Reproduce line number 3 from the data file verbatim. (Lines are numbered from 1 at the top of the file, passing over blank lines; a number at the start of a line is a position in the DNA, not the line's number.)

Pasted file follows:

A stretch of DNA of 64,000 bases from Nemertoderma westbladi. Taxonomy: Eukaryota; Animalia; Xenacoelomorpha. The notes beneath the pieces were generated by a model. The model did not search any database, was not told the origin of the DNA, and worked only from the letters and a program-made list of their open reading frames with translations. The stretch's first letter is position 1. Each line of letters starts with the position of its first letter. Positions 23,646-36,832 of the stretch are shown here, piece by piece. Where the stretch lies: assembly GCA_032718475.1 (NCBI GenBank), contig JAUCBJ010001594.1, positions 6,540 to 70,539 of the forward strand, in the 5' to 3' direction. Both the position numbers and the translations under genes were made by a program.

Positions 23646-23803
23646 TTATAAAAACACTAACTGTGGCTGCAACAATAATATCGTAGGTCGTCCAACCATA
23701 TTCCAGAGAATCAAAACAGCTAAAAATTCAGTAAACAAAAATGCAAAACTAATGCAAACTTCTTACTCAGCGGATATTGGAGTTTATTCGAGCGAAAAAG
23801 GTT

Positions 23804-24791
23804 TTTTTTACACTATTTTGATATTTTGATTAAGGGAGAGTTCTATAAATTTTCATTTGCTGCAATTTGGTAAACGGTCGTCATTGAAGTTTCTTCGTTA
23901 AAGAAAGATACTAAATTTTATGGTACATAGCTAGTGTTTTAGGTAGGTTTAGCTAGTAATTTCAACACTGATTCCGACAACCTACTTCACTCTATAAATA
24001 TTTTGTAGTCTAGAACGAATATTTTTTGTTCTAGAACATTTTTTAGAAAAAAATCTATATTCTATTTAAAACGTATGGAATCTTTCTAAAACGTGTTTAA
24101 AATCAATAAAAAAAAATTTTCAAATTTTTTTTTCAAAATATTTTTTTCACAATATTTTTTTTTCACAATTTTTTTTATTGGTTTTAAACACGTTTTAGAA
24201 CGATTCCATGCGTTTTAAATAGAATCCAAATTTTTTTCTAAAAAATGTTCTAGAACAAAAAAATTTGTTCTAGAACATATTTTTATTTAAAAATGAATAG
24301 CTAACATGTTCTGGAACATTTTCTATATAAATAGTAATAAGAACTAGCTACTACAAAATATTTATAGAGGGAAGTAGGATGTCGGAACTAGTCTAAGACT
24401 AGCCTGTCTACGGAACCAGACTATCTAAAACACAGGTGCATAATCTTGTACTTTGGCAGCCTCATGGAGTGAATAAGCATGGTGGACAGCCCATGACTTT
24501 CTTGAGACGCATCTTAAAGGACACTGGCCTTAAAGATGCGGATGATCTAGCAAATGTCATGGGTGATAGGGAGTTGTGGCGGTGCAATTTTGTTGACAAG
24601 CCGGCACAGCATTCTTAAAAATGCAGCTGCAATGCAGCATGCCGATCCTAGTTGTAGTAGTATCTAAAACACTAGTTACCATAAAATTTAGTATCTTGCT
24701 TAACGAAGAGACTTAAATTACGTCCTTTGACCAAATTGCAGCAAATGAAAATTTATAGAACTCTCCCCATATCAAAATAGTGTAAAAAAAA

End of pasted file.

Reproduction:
23646 TTATAAAAACACTAACTGTGGCTGCAACAATAATATCGTAGGTCGTCCAACCATA